COMMUTERS are set to be hit in the pocket again with rail fare increases but First Great Western has said it is committed to keeping fares as low as possible.
Fares will rise by an average of 5.9 per cent from Monday, January 2, the Association of Train Operating Companies said.
Prices on the Swindon to London route will increase by 2.75 per cent, meaning the cost of a season ticket will go up by £193, to £7,217.
But First Great Western has promised that none of its fares will rise above the six per cent formula set by the Government.
The train company has a three-point plan to keep its fares as low as possible when ticket prices change in the New Year.
These include implementing the Chancellor's decision to limit average regulated fares to Retail Price Index of plus one per cent.
It is also to waiving the option to use “average fare baskets” to raise some fares above this figure and imposing the same limit on unregulated fares, which train operators can set independently of Government policy.
In addition First Great Western has said the price of the best value standard advance purchase fares, which account for 1.1 million ticket sales every year, will be frozen.
The decision means most fares will change in line with additional fuel and running costs the train company faces, plus the per centage point requested by the Government but some fares will not rise at all.
First Great Western’s managing director Mark Hopwood said: “We have worked to limit the impact of fares changes on customers.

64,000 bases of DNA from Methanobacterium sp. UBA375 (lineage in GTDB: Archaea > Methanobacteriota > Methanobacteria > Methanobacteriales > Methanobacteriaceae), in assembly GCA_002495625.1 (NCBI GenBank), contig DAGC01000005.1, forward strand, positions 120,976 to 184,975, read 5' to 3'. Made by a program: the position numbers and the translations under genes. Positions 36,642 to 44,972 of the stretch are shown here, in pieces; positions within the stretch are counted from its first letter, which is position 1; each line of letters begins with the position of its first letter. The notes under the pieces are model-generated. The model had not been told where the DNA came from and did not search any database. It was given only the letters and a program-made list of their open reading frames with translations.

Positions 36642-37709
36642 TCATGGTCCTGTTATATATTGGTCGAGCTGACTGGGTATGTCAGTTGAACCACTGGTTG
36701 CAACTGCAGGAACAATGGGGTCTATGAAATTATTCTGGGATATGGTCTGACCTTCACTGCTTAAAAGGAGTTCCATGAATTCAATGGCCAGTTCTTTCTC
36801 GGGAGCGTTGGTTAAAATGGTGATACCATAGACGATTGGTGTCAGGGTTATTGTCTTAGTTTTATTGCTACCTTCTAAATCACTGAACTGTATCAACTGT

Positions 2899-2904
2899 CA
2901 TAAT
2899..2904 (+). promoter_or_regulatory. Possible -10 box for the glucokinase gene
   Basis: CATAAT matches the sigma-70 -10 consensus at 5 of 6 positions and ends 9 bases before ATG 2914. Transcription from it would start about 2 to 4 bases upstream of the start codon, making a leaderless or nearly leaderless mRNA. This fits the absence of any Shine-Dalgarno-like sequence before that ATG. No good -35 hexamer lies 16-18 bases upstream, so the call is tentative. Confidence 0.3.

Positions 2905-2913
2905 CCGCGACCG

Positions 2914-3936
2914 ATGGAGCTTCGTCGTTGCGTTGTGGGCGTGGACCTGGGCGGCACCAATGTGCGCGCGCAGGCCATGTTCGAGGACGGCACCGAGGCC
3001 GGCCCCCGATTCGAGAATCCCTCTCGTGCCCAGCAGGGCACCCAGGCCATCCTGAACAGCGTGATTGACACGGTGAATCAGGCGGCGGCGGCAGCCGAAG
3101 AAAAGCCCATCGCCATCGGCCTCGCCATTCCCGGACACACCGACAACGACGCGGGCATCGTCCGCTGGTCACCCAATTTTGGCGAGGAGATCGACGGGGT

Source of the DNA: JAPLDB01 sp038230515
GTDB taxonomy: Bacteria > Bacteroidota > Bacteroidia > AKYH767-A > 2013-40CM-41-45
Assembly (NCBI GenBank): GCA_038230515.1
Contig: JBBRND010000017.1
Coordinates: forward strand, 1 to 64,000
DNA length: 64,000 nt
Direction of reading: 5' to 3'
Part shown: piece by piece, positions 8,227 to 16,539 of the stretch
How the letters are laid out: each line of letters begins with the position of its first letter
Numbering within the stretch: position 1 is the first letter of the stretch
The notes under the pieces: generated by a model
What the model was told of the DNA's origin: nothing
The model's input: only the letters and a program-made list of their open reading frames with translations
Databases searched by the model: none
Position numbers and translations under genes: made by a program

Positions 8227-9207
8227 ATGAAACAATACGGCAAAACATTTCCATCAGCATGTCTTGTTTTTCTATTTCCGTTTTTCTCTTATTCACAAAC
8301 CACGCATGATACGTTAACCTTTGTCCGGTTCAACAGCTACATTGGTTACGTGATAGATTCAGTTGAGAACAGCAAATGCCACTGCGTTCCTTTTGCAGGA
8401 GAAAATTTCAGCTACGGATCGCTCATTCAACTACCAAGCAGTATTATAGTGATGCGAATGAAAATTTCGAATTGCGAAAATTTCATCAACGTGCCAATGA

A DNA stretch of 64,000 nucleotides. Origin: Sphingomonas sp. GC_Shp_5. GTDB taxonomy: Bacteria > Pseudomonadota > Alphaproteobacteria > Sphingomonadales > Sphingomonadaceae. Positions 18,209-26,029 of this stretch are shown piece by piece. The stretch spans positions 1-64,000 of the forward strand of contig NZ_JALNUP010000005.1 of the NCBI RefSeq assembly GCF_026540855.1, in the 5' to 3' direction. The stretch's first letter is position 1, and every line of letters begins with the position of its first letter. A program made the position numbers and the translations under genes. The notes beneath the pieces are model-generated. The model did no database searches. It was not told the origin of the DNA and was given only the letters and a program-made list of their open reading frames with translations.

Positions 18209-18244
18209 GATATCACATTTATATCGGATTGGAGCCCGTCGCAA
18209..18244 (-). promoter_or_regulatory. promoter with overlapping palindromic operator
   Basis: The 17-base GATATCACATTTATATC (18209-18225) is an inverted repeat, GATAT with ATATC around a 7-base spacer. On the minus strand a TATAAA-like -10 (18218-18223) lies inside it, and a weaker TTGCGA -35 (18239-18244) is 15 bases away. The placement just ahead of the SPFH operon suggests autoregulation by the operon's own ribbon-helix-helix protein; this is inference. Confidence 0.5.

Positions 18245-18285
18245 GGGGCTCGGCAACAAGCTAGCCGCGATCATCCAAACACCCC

“Many fares across our network won't rise at all, and those that do –whether regulated or unregulated – will not rise above the formula set by Government.
“With the average cost of running a car soaring by 12 per cent in the past year, we hope our decision will encourage more people to recognise the value that train travel offers.”
Chris Irwin, from Travelwatch South West said: “It’s good news that Great Western has tried to throttle back these increases.
“Having said that, there’s no doubt that with people working with frozen wages, or at least capped to one per cent, it's a very tough time.”
Commuter Neil Bagott, 27, from Freshbrook, travels into London Paddington each week day.
He said: “It is all very well and good saying that the increases will be capped, but at the end of the day they are still increases.
“You are bombarded with being told to think of the environment and when you try to do something good - like using public transport, you are penalised.”